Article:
When your boat’s being battered by a storm and you want to ride things out, a drogue will make things more comfortable. But which one should you buy? We tested 7 to find out...
Of all the safety kit we’re told is essential to ensure our safety at sea, a drogue is fairly low on most people’s lists, especially if they only sail in sight of land or in coastal hops. But drogues have many uses aboard, and could help you ride out a storm, enter a harbour safely, steer after the loss of a rudder or keep you safe under tow. They could, then, save your boat and your life. With many models available, we put seven to the test.
Drogue vs sea anchor?
Drogues and sea anchors are often lumped together as one and the same – in some cases by their manufacturers – but there is a difference in function. In appearance, they are similar, but they perform very different roles.
Sea anchors are designed to stop and ‘moor’ a boat bow-to the waves. They are used to ride out a storm, or to heave-to and take a rest. Drogues, or speed-limiting drogues as they are sometimes called, are used to keep a boat stern-to the waves. Unlike sea anchors they are not designed to stop the boat in the water, but instead to slow her down while keeping her from broaching beam-on to the waves. Sea anchors tend to be much bigger and must be deployed on a much longer and stretchier line.
There are also design factors at play. A sea anchor is relatively static in the water, whereas a drogue is designed to be towed at speed. That makes the design of a drogue important as it must produce less drag than a sea anchor, and yet be stable and resist any attempt to spin, slew or ‘porpoise’. An acknowledged authority on the subject is Victor Shane’s Drag Device Data Dase: using parachutes, sea anchors and drogues to cope with heavy weather. It lists the attributes that make a good drogue: ‘It must pursue a straight course, must track straight, must be faithful in retaining its shape. The standard for sizing is that a yacht should average 3-6 knots with a speed-limiting drogue in tow.’
Manufacturers address this in a number of ways, either by adding vents to the side or incorporating swivels to allow it to rotate safely.
7 of the best drogues available right now
Plastimo Sea Anchor (Drogue) review
- RRP: £59.95
- Diameter: 60cm • Length: 120cm
Plastimo’s offering is called a Sea Anchor, but its small size makes it much more suitable as a drogue. It’s made of vinyl in a cone shape, with a wire ‘hoop’ sewn into the open mouth to give it shape.
It deployed to its correct shape instantly at 3.5 knots, reducing the boat speed to 1.8 knots and putting a strain of 30kg on the line. At 7 knots, it reduced the boat speed to 4.3 knots, with the line strain increasing to 90kg.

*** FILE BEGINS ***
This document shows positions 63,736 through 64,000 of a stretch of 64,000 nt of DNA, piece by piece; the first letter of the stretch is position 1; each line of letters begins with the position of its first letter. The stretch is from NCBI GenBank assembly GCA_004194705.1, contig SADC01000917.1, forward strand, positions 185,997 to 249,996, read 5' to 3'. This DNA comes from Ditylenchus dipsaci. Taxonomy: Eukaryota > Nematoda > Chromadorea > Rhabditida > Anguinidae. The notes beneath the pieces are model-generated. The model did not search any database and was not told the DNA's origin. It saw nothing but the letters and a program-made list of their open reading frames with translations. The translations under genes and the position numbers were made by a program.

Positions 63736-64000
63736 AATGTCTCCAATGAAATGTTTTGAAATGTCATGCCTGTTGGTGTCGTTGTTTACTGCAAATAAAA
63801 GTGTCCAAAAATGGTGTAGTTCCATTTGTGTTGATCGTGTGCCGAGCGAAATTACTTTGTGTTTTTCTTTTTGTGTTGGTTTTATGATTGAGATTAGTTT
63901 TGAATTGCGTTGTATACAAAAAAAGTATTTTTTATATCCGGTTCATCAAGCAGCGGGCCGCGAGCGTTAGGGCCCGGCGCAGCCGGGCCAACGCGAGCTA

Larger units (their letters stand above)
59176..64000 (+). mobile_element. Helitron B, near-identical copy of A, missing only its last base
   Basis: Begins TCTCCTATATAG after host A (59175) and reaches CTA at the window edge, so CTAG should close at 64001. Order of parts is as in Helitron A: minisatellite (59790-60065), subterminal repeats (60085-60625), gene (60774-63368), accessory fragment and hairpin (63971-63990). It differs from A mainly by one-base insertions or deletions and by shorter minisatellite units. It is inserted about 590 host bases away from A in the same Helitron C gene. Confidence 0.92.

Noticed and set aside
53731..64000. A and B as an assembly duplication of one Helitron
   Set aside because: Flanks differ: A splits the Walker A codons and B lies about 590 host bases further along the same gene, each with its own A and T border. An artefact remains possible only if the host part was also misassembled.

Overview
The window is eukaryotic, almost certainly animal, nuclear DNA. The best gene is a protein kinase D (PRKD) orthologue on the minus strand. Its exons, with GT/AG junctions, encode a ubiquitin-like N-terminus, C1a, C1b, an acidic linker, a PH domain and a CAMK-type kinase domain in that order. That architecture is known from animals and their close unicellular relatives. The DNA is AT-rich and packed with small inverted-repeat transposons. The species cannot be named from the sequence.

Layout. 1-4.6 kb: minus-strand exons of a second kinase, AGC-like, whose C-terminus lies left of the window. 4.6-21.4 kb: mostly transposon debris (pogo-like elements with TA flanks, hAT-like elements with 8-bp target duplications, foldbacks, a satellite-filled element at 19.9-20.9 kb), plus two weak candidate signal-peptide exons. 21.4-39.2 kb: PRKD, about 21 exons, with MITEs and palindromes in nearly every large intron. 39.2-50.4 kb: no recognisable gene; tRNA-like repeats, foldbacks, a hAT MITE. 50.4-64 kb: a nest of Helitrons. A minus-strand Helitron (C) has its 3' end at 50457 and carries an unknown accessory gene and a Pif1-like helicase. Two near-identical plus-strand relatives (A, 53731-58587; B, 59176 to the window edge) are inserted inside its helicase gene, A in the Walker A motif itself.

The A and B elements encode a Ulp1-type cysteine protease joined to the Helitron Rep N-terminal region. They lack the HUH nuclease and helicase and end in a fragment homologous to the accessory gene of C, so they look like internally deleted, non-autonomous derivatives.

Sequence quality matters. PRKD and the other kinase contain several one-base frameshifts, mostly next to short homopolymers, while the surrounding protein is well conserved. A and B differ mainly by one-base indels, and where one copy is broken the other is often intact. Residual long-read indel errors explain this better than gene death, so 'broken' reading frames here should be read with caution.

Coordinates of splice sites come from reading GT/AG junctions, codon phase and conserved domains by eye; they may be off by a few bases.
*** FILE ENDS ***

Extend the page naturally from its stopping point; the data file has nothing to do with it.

It stayed well submerged, and didn’t break the surface. It tracked straight but had a tendency to rise and fall in the water. The addition of a length of chain helped to keep it lower in the water and improved this problem.
Recovery was relatively simple, although it took some time for the water to drain from the narrow exit. A tripline rigged from the point of the cone would make it easier to recover.
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Lalizas Professional Drogue review
- RRP: £65.99
- Diameter: 1.4m • Length: 1.65m
The Lalizas drogue is available in a number of sizes: we chose the smallest. However, with a 2m-wide mouth and measuring 1.65m long, it was enormous compared to the other drogues on test.
It gave us the highest readings of any we tested: When deployed at 3.5 knots it took 15 seconds to assume its shape, due to its size and the lack of wire to keep the mouth open.
But once it assumed the correct shape it stopped us completely, taking our 3.5 knots to nothing in seconds, which exerted 120kg on the line.
At higher revs, it took us from 7 knots to 1.7 knots, putting a strain of 150kg on the line. At these high loads it sat very near the surface, but didn’t porpoise or snake around.
This would be better suited as a sea anchor, the purpose of which is to stop the vessel, rather than a speed-limiting drogue, which should keep the vessel under controlled lower speed.
Recovery was hard work, but was made simpler if the drogue was capsized while pulling it onboard. A tripline, rigged to the loop at the narrow end of the cone, would make recovery much easier.
Oceanbrake Series Drogue review
- RRP: £468
- Diameter: 15cm • Length: 60m
This series drogue had 75 small cones on 60m of line, and a heavy loop of chain at the aft end. Oceanbrake say this is suitable for vessels of light displacement – 100 cones would normally be recommended. Nonetheless, it was very effective.
Deployment was simply a case of paying out the line, and it was much easier than the single drogues as the strain increased gradually, with none of the violent snatching experienced with the single-cone drogues.
Streamed astern in our engine tests, it reduced our speed from 3.5 knots to 2.1 knots, with the line experiencing 24kg strain. At higher revs, our speed was reduced from 7 knots to 4.9 knots at 104kg strain.
In the waves, we found the Series Drogue to be easy to deploy and to recover, and to be very controlled. There was no porpoising or snaking around, and the load increased in a gradual, controlled fashion. As a wave rolled under the boat, it kept a steady pressure on the line, keeping the stern to the waves, and the heavy chain and series of cones kept the pressure constant.
Recovery was easier than with single-element drogues: there was no need to collapse the multiple drogues and hauling in got easier as the line in the water got shorter. Its bulk and weight would be a lot to stow on a small boat, however.
Para-Tech Delta Drogue review
- RRP: $199 (£118)
- Diameter: 65cm • Length 47cm
Designed so that it cannot turn inside out, the Delta drogue is made from vinyl-coated nylon, and has a design akin to a tricorne hat. It is supplied with a meaty stainless swivel. Ours was a 36in model.
It reduced our speed from 3.5 knots to 2.2 knots at low revs, exerting 20kg on the line. At higher revs, it reduced our speed from 7 knots to 4.9 knots, exerting 80kg.
It broke the surface occasionally at higher speeds, but the addition of a short length of chain between the line and swivel kept it below the surface and made it much more controllable. We found it ideal as a steering aid. Recovery was simple thanks to the small size of the drogue.
- RRP: £159
- Diameter: 62cm • Length 80cm
The Seabrake, made in Australia and sold in the UK by Emsworth-based Sea Teach (now Ocean Chandlery), comprises two parts – a cone and a body, with a vent between them.